By Chris McRae, BCI Discipleship Team Leader
Discipleship is the application of principles and practices for followers of Jesus Christ. It’s the goal of church life, particularly as evidenced in small groups, to lead men and women toward maturity in Christ such that they begin “looking like” Jesus in character and behavior. One of the dynamics that can take place in a gathering of like-hearted men and women comes out of the time of discussion. As a group leader, as well as for other participants, it is important to provide an atmosphere where healthy, life-changing discussions can take place. Facilitating such practice is the role of asking good questions.
One of the most important skills in small-group facilitation is not having all of the right answers, but asking the right questions. Here are a few secrets to good question-asking:
- Open-ended questions. In a small group you are not looking for the right answer as much as you are looking for people to share some actual thoughts about the subject being discussed. So, avoid the yes/no, true/false, multiple-choice questions. Also try not to ask questions that have simplistic Sunday School answers.
- Follow-up questions. Initially most people are going to answer a question on a surface level. Follow up questions help them to think a bit deeper and to explain what they mean. Don’t settle for a first, brief response. Some examples of follow up questions are:
- Can you “unpack” for us what you mean by that?
- What makes you think that?
- If you had been present when this occurred, how might you have heard it?
- Is there a way you could explain that to a non-believer?
The idea is to get at the heart of what someone is trying to say.
- Challenging questions. We want to be careful here but sometimes a response to a question should be challenged. Not necessarily because it’s wrong but to dig deeper into what is behind the statement. We don’t always have to agree with each other. I don’t like pointless discussions. The point of a discussion is to get different perspectives and wrestle with issues! Here are some examples of questions that can help create discussion by playing a little “devil’s advocate”:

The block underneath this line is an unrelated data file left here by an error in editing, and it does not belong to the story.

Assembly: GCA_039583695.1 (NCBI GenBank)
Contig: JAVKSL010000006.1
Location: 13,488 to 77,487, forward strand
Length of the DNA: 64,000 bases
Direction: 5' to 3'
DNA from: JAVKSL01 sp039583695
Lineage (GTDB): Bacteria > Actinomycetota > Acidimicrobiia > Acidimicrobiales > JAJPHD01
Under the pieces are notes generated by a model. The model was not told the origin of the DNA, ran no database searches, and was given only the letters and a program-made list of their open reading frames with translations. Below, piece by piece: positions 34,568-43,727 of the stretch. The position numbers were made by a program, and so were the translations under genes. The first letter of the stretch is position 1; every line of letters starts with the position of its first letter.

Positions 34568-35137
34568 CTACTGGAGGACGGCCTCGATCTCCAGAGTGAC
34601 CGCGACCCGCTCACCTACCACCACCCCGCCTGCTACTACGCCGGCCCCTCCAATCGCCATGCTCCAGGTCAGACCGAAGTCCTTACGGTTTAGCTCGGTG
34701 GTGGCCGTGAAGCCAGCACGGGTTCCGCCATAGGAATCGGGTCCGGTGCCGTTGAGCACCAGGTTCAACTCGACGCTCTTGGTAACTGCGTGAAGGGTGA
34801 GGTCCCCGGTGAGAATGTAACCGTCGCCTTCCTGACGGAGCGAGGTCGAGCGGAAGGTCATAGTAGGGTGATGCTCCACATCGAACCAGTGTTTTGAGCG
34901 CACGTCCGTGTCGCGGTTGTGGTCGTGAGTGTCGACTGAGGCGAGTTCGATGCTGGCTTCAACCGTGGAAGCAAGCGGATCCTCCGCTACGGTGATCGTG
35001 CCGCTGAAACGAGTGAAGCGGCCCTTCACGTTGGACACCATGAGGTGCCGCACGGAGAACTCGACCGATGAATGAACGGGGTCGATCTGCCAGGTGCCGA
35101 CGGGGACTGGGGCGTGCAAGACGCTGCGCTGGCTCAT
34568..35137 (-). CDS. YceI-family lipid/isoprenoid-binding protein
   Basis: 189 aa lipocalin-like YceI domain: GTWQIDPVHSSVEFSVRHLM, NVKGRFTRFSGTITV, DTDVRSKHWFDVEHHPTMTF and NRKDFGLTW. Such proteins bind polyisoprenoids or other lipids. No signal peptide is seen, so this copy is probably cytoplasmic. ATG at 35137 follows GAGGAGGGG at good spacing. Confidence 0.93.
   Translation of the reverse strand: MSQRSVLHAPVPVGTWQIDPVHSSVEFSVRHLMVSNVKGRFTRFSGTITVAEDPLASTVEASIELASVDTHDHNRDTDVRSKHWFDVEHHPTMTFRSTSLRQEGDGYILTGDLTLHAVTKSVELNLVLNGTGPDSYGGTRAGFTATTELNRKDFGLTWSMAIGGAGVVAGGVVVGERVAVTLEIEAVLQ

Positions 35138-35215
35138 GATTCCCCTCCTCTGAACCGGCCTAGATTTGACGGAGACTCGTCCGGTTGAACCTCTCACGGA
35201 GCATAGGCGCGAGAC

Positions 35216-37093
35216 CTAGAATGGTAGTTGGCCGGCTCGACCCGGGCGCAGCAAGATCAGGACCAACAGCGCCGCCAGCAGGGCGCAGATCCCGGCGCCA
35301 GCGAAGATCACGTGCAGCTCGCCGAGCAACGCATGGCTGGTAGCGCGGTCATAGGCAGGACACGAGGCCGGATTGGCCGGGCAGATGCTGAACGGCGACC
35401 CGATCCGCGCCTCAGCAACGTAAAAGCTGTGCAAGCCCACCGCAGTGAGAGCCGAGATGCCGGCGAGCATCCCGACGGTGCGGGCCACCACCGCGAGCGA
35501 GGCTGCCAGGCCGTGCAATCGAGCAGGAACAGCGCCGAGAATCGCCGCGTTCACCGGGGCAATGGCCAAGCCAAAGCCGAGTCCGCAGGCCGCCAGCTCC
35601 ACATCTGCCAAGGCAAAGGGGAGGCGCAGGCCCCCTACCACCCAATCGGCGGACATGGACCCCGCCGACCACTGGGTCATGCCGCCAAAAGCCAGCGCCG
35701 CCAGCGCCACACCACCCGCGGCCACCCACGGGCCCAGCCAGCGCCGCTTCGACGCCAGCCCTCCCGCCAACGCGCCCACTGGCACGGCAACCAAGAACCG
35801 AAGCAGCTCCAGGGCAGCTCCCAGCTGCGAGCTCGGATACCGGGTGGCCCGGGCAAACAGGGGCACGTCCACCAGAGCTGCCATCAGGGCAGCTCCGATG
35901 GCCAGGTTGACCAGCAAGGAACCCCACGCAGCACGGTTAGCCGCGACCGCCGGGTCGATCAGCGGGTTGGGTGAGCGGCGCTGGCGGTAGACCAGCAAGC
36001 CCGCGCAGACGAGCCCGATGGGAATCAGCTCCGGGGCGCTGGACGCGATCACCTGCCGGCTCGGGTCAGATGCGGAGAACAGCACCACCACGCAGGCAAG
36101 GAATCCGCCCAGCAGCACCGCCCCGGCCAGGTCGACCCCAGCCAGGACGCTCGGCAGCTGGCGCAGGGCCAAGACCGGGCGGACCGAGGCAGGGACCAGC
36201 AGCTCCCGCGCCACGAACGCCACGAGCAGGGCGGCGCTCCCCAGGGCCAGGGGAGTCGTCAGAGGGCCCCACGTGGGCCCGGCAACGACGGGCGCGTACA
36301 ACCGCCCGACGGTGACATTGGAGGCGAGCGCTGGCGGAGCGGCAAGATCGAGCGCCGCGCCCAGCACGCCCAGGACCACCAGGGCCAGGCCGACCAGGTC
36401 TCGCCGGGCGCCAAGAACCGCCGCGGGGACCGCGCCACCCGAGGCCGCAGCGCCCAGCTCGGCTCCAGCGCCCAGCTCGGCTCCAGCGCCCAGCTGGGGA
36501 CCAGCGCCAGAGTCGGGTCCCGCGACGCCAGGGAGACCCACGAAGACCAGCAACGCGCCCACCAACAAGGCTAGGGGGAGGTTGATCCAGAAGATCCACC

- Do you really agree with what is being said in that passage? Why or why not?
- What do you think God was up to “behind the scenes” there?
- How would you respond to someone who has a different opinion about that?
- Do we really have to do it like that?
- Is there only this one way of understanding what is being said here?
- Practical questions. One of the desired outcomes of a small group discussion is that we’re actually talking about our real lives. We don’t simply want to become smarter; we want to see lives changed. One way to do this is to wrap up with some practical application. Some questions that help along those lines:
- What does what we’ve talked about have to do with your everyday life?
- What change of perspective about this issue do you need to consider?
- What one thing can you do this next week to live out this teaching?